Komodo National Park, famous for its dragons, has even better diving. The snorkeling is also world class, and the boating is, well, you get what you pay for.
Labuan Bajo is the base for most explorations of Komodo. Many people go through the Park on tourist cruises, dive liveaboards, or smaller snorkeling excursions. The tourist boats have safety issues, and sink not infrequently. In fact, one crashed while I was there. 2 tourists still missing 4 days later, 23 found in several groups. I took the tourist boat from Gili Trawangan to Labuan Bajo, here is the basic info. The tourist boats take 4 days, 3 nights, stopping at several islands on the way for snorkeling and sightseeing, including Komodo and Rinca islands. More on the sightseeing later. There are two classes of ticket ‘deck class’ and ‘cabin class’, as of August 2014 they run about 1.5 million rupiah for deck, or 2.2 million for cabin. I took the deck class, a picture of the deck is below. The boats are pretty similar to one another and basically consist of a single bathroom, the sleeping area (or cabins presumably), a wide covered space and the front deck exposed to the sun. 3 meals a day are provided, generally rice, a veggie heavy topping and sliced fruit (papaya, watermelon and pineapple at different meals). Gado Gado, a mild curry, and fried rice were some of the specific meals. Breakfast was banana pancakes.
Your basics are taken care of on the boat, but there are a few things you can bring along to make it a more comfortable trip. There are no stores so you should be prepared. Sunblock, aftersun lotion, swimsuits are all necessary. Cigarettes if you are a smoker. A good book or two because there is a lot of downtime between sightseeing stops. Sunglasses. About 100,000 rupiah extra for ‘camera fees’ and ‘park entrance fees’. A towel or sarong to put down on deck – there were no seats on my boat, so you are sitting on wooden deck most of the time. I brought my hammock and it was great. It got slightly cold at night, so another layer on top of the blanket they give you can be nice too. A few people onboard had windbreakers, I just had an outfit I kept for getting salty – sitting on the front deck was the best for views, but you constantly got a little wet from sea spray.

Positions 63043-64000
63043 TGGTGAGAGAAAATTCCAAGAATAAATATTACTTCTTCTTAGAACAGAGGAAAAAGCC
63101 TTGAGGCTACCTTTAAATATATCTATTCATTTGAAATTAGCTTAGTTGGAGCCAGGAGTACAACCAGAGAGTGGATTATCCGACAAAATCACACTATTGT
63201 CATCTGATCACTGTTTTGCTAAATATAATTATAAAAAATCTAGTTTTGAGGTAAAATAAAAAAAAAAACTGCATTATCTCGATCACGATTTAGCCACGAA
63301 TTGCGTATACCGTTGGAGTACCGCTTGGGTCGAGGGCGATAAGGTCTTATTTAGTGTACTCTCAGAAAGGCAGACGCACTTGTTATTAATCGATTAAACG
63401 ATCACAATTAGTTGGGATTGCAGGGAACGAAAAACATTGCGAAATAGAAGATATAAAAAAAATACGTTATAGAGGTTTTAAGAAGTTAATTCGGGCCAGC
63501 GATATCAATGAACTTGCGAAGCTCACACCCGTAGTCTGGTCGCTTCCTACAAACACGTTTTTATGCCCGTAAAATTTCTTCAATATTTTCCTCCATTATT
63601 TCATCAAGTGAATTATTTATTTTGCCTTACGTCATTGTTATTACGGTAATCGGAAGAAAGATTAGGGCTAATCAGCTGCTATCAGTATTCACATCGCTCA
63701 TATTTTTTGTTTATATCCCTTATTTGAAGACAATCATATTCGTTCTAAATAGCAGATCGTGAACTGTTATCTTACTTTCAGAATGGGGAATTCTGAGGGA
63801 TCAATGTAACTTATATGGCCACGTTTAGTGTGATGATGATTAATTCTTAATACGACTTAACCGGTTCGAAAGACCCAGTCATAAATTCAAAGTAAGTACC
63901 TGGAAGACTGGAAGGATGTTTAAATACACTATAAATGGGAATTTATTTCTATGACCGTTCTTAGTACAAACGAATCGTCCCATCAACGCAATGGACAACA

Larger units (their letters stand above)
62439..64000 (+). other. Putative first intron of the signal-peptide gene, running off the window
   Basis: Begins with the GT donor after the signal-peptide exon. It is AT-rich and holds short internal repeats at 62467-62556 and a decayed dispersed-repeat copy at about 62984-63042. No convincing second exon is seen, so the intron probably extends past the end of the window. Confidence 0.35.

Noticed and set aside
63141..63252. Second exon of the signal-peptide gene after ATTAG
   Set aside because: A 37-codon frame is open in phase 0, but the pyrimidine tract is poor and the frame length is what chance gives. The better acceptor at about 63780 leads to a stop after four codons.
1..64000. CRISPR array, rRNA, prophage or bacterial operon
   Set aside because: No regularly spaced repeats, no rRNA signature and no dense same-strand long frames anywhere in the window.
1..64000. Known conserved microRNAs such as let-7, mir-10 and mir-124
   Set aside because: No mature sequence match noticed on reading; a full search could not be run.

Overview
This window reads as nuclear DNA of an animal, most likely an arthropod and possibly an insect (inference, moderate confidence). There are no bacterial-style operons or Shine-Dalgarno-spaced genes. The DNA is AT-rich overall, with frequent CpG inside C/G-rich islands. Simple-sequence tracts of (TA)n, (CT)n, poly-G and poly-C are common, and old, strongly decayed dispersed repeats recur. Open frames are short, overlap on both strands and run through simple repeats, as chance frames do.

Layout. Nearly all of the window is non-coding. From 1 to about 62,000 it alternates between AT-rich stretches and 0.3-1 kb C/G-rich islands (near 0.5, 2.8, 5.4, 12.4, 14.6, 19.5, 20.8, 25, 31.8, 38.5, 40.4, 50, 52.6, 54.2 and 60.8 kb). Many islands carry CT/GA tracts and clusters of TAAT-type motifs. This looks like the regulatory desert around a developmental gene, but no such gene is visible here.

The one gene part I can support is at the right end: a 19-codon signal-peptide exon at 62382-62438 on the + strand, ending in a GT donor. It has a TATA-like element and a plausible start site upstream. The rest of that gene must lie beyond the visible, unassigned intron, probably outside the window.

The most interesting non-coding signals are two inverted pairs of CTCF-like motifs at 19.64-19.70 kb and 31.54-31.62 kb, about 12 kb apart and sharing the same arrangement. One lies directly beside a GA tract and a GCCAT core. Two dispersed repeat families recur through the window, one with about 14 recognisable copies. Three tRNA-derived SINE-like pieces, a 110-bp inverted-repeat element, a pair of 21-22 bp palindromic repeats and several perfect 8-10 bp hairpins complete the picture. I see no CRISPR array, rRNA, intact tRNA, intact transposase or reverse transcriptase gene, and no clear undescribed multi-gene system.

About the sightseeing: At night there were phosphoresent phytoplankton in the water, and by day we watched the flying fish and the passing islands. We stopped at least once a day, usually twice, and swam to shore for a short trek or snorkeled between the boat and the beach. We would usually have about an hour for snorkeling at each island. Komodo had more dragons, Rinca had dragons and more of everything else, and was overall the prettier island.
Rinca island has a small resort, is easily accessible by day trip from Labuan Bajo, and was my favorite stop along the way. Unfortunately there was no snorkeling where we stopped (Crocodile Bay), however I’ve seen that there are single day snorkeling expeditions available to the island. You may be able to see the tiny boat in this bay, which might have been dropping off snorkelers or divers.
Many of the treks were unspectacular, but they were an opportunity to stretch your legs off the boat. I liked the waterfall, although unfortunately the water wasn’t deep enough to swim in. This was advertised as a shower opportunity, however since you had to immediately swim back to the boat… some of the people on board felt ripped off.
So that’s the above-the-water story. I also went diving in Komodo National Park while staying in Labuan Bajo. I went with Blue Marlin Diving, and ‘the fastest boat in Bajo‘. They seemed to be very together, and also slightly more expensive than the competition. I signed up the day before, and met at the dive center at 8am. We departed around 9am and arrived at the dive site at 10am. A quick but thorough briefing and we were diving The Cauldron. I was with a group of 4 (2 paying divers, 2 instructors). This was an excellent dive.
An easy descent, exploring a nice sandy bottom, with some interesting little critters (shrimp, seahorse), then into a bit of a hole, some sharks, some walls, then through a tight canyon abounding in giant Trevally and through a ‘shotgun’ of fast current while mantas dip and glide through the waters next to us. We grabbed on to some rocks for some extra manta-watching time and then eventually swam over to a soft-coral garden for a safety stop before heading back to the boat.
We followed that up with Castle Rock – also great, and the Lighthouse, also good. I’d go on more, but I think you get the idea … there is some really really great scuba diving here. Some currents, and advanced conditions as well, but if you are here, and you dive, you must give it a try.